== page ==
Simon was actually in on the heist because he had gambling debts to pay off. Getting hit over the head convinced all witnesses that Simon tried his hardest to get that painting to safety, and the press hails him as a hero. But Franck tries to remove Simon’s fingernails to get him to confess where the painting is, and realizes that even when screaming with pain, Simon sticks to his story. Simon really does have amnesia. Therefore, what do vulgar, undereducated, gangster-type losers do when confronted with such a dilemma? Naturally, they google all the hypnotherapists in the area and tell Simon to choose one he likes. He picks Elizabeth Lamb (Rosario Dawson) because he likes the name, or so he says. Thereupon revolves the fragile hinge for the entire plot. Without revealing the whodunit, or the whoforgot-whodunit of this film, it turns out that Simon likes a lot more than the hypnotist’s name.

    Simon falls in love with the hypnotist, who is so good at her job that she can make anyone remember anything, and she can even introduce evil motivations with her skills. The Goya painting, it has been noted by the critics, is the MacGuffin of the film. But thieves who steal great masterpieces of art are presumably art collectors of the most obsessive kind, because it is virtually impossible to sell a stolen masterpiece on the street. Therefore, the greedy and monetary desire to own this painting, when the thugs are kind of stupid, does not make much sense. As was noted by Alfred Hitchc*ck, a MacGuffin that is used to hunt lions in the Scottish Highlands, where there are no lions, is not a MacGuffin.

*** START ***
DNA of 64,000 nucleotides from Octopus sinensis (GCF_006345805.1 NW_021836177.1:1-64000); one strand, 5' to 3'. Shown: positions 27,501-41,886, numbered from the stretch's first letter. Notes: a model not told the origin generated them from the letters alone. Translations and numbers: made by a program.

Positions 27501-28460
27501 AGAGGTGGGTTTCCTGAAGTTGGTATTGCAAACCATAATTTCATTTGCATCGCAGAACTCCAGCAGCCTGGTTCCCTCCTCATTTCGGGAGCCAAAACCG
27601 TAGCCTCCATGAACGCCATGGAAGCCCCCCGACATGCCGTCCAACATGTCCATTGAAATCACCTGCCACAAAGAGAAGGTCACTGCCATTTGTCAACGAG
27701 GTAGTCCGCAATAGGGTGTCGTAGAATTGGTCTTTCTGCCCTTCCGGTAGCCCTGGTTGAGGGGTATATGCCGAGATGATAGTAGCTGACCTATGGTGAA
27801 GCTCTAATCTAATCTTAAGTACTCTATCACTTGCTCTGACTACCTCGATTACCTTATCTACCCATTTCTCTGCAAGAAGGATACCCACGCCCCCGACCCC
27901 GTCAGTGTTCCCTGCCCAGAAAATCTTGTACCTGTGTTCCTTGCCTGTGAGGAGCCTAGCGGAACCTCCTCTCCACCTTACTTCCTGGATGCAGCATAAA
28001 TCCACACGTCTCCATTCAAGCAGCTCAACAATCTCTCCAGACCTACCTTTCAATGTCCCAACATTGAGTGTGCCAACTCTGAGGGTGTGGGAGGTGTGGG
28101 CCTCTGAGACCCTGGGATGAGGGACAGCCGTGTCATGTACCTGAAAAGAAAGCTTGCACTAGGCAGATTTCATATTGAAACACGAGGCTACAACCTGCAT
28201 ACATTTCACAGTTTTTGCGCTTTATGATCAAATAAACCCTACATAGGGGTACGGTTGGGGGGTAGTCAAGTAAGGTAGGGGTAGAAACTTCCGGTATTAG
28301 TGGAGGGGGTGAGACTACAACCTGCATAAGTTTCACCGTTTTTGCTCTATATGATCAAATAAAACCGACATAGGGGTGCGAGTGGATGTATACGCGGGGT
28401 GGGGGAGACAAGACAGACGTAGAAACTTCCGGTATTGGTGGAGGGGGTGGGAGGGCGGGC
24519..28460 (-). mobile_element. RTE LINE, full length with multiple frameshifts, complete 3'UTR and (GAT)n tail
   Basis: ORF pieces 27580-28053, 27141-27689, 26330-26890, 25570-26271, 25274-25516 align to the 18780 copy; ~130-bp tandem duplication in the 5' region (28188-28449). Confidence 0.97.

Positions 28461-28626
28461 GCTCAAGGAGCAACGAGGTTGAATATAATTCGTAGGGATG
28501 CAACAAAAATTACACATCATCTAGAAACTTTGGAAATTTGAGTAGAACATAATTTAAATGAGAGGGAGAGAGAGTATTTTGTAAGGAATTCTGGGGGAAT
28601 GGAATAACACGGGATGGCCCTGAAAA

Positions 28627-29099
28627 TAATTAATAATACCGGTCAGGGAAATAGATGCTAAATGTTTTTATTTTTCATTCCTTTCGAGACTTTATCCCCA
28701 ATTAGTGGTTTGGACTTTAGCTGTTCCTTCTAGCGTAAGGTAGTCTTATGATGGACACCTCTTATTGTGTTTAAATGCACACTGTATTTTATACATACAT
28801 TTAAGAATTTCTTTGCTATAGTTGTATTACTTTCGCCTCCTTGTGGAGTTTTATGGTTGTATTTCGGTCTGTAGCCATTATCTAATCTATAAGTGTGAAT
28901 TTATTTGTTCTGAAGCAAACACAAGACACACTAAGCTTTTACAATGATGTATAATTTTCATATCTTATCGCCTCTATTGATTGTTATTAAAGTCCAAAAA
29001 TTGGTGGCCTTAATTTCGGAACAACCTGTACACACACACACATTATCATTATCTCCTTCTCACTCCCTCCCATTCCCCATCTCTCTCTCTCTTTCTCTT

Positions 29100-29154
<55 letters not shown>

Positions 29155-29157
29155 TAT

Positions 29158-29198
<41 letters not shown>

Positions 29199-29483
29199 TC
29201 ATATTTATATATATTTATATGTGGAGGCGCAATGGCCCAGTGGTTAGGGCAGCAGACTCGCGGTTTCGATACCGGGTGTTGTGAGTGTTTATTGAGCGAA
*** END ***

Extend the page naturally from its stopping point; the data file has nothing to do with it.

Franck the gangster also falls in love with the hypnotist; thus, we have a love triangle, where hypnotized Simon keeps remembering strange things that don’t add up to Elizabeth’s professional image. There are complicated subplots, recurring flashbacks, betrayals, and counter betrayals. The power of Elizabeth Lamb to hypnotize anyone to do her bidding makes her the Evil Mastermind of this film. The problem is that it is well documented that hypnosis cannot force anyone to do anything they don’t want to do--not even to make an unnecessary purchase. And that a hypnosis session is more like an intensely focused conversation with the hypnotist, where a deep state of trance is never actually achieved. Sigmund Freud abandoned hypnosis when he found he could achieve the same results with free association. If in fact we could get everyone to do our bidding with hypnosis, a lot of people would be lining up to pay their tuition at the nearest hypnosis institute, and we would have a hypnotist hanging out her sign on every corner.

    And there goes the plot...
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  6. Jul 3, 2013